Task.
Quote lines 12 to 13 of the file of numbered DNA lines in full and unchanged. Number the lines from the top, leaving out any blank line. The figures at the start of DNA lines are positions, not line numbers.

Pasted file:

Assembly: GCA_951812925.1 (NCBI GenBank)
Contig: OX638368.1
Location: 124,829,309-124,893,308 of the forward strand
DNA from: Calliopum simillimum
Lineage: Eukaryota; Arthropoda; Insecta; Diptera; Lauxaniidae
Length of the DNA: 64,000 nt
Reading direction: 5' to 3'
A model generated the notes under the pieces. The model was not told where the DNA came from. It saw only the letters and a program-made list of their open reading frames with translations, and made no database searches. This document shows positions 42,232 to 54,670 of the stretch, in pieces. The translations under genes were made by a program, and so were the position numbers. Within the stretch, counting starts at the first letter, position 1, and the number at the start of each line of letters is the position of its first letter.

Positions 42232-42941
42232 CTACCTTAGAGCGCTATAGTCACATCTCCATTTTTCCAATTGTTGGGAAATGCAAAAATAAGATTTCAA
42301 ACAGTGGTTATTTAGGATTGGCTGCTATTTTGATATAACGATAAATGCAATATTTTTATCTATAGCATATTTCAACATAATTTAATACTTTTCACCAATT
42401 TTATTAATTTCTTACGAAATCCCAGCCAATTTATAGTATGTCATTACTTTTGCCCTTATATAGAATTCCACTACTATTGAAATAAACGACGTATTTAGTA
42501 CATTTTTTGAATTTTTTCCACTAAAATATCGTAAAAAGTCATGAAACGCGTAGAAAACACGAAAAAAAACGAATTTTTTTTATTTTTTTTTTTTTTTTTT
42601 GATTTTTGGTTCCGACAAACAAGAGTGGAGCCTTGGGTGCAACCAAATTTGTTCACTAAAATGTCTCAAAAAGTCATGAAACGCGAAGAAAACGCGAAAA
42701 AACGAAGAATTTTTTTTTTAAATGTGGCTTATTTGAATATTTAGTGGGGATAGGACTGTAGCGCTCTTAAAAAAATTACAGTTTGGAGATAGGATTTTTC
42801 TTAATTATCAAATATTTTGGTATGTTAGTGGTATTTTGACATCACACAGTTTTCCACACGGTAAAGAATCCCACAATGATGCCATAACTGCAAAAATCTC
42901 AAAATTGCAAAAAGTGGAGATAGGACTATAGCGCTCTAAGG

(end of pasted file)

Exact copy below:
42401 TTATTAATTTCTTACGAAATCCCAGCCAATTTATAGTATGTCATTACTTTTGCCCTTATATAGAATTCCACTACTATTGAAATAAACGACGTATTTAGTA
42501 CATTTTTTGAATTTTTTCCACTAAAATATCGTAAAAAGTCATGAAACGCGTAGAAAACACGAAAAAAAACGAATTTTTTTTATTTTTTTTTTTTTTTTTT